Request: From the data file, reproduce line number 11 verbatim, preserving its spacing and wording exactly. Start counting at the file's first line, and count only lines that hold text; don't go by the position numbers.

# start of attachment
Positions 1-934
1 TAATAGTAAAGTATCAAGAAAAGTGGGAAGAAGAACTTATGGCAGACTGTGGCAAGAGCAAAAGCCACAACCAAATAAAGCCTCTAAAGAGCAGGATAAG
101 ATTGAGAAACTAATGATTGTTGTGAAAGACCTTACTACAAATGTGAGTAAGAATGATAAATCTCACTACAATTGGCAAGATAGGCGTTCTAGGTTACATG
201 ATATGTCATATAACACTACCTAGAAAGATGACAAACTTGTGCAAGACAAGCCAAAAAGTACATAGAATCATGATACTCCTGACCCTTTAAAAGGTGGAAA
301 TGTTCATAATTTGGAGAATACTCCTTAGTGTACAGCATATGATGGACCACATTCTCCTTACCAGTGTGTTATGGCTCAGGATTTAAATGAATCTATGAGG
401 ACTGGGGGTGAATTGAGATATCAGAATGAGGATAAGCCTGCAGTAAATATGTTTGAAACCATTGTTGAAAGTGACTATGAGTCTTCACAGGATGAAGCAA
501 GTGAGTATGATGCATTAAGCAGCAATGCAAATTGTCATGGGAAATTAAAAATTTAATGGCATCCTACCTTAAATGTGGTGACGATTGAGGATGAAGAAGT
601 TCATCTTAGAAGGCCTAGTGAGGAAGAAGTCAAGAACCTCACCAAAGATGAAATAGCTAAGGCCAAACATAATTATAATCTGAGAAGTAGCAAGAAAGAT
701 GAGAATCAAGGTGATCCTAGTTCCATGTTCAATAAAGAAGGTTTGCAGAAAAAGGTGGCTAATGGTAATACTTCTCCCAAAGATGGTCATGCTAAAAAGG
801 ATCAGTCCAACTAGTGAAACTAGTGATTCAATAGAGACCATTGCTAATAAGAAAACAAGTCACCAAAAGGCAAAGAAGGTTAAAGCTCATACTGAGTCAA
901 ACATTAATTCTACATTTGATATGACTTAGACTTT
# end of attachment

901 ACATTAATTCTACATTTGATATGACTTAGACTTT